Kansas juvenile justice reform effort left major flaws in system, officials say

Legislators hear call for more resources and programs to help juvenile offenders

By: - January 19, 2023 9:41 am
Rep. Stephen Owens said new legislation is geared toward fixing gaps in the state's juvenile justice system. (Rachel Mipro/Kansas Reflector)

Rep. Stephen Owens says new legislation is geared toward fixing gaps in the state’s juvenile justice system. (Rachel Mipro/Kansas Reflector)

TOPEKA — Stabbings, 16-year-olds with guns and violent attacks: Officials working with young offenders in Kansas say they need lawmakers to step up and fix flaws within the state’s juvenile justice system.

The debate centered on Senate Bill 367, which was implemented in 2016. The bill was passed with the intention of reducing youth incarceration rates and reforming the juvenile justice system in the state. The legislation shifted practices away from holding youths in group homes or state custody, instead funneling money into community programs and treatment. The legislation included limits on probation and case lengths, making it less common for youths to be detained or sent to correctional facilities.

While juvenile incarceration rates and youth arrest rates have decreased in the six years since the legislation was implemented, activists and officials working in the system say urgent changes are needed.


Community impact 

“We’ve had kids that are out of control,” said Rice County Attorney Remington Dalke, testifying Wednesday to lawmakers during a joint hearing of House committees dealing with juvenile justice and foster care.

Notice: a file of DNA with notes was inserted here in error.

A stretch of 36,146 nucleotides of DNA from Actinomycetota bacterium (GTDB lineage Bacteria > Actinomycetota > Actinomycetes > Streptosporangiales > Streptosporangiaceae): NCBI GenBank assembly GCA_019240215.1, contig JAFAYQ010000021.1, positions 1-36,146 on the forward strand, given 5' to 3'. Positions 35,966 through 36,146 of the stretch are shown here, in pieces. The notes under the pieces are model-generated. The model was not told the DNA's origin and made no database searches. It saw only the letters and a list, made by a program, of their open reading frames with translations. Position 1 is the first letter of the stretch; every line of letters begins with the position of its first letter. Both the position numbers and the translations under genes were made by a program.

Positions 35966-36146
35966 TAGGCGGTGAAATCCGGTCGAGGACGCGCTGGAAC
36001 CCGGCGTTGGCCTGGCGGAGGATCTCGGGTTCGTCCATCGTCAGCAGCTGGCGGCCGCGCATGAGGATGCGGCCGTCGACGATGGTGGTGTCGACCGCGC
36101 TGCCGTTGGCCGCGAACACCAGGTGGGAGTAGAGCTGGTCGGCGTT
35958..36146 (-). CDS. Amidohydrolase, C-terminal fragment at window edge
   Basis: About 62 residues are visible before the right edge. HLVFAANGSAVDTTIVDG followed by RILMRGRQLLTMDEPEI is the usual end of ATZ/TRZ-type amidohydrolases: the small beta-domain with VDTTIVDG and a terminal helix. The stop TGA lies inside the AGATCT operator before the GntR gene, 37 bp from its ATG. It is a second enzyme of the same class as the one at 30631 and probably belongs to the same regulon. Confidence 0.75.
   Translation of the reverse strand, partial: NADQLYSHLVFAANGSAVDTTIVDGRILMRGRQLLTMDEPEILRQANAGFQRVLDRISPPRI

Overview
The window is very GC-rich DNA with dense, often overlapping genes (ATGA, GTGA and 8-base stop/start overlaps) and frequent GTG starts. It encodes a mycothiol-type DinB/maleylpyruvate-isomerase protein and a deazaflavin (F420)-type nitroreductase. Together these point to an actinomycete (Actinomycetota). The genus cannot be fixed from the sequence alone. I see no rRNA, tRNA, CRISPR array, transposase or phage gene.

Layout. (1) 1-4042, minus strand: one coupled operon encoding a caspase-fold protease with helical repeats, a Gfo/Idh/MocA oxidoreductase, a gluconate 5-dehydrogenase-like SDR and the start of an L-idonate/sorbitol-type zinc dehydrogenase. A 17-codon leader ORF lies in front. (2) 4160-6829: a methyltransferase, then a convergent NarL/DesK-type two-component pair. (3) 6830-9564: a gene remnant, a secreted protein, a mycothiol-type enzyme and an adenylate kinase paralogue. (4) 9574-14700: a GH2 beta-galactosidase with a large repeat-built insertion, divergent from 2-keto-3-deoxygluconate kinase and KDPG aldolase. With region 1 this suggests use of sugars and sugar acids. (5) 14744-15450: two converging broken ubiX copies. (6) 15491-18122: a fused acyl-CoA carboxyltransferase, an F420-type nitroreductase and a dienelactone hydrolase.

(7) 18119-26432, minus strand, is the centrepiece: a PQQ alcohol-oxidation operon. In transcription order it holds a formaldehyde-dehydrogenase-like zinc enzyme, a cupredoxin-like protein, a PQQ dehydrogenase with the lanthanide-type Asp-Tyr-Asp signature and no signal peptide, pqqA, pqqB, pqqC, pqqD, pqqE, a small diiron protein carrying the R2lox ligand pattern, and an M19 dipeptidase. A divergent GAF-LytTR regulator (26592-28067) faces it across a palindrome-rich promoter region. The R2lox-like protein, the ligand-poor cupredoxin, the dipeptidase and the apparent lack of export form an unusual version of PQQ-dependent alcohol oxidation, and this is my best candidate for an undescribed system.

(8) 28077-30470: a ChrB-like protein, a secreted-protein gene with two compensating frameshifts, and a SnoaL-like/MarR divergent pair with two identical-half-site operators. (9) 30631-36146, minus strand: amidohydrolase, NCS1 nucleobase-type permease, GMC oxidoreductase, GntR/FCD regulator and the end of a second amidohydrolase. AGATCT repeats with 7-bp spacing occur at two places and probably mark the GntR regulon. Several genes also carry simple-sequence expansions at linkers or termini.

Dalke said Rice County doesn’t have enough community supervision or treatment plans for juvenile offenders, so young offenders are placed on probation instead, spending about an hour a week doing self-probation on Zoom. With little accountability, Dalke said, cases of youth-committed violence are on the rise. He mentioned a case in which a girl shot her friend in the leg.

“The end result is I’ve got kids who are caught vaping getting the exact same treatment as a kid who at the age of 16 showed up drunk at the pool, threw a beer can at a girl, threatened to kill her, and was taken by law enforcement home to his parents,” Dalke said.

Christina Smith, a single mother living in Sedgwick County, said the legislation ruined her life.

Smith said her 15-year-old son, who has a history of violence, needed more intervention than he got after threatening to kill her. Smith said he had attacked her when she was on crutches following ACL surgery, and shoved her against a wall, saying he would kill her if she sent him back for psychiatric treatment.

Smith said she tried different methods, including therapy and psychiatric hospitalization, but he needed more intervention.

“These years have been a path of terror,” Smith said. “Bill 367 allows grace for juveniles that made mistakes, but the law has put me in danger more times than I can count. This last year my oldest son was empowered by the lack of consequences for his ever-increasingly violent behavior due to this leniency.”

Smith said he was charged with at least four battery charges in the last year but had the charges dropped, which she believed was because of SB 367. When she refused to pick him up after his release from a mental health hospital, she was charged with child abandonment and he was placed in foster care.

“My family’s life was filled with insults, putdowns, foul language and threats to be harmed or killed,” Smith said. “Bill 367 ensures that juveniles, unless they are involved in violent crime, are never actually charged and never convicted. No real consequences happen. The situation escalates until the system has no other options.”

Linda Bass, president of KVC Kansas, an organization that provides foster care and family reunification services, said foster care providers were now shouldering the burden of juvenile delinquency.

“We have just shifted the problem from one location to another,” Bass said. “Children in foster care who have juvenile offending behaviors are growing up in congregate care and child welfare.”

Bass said out of the 1,400 kids in her organization’s care, about 14% are juvenile offenders.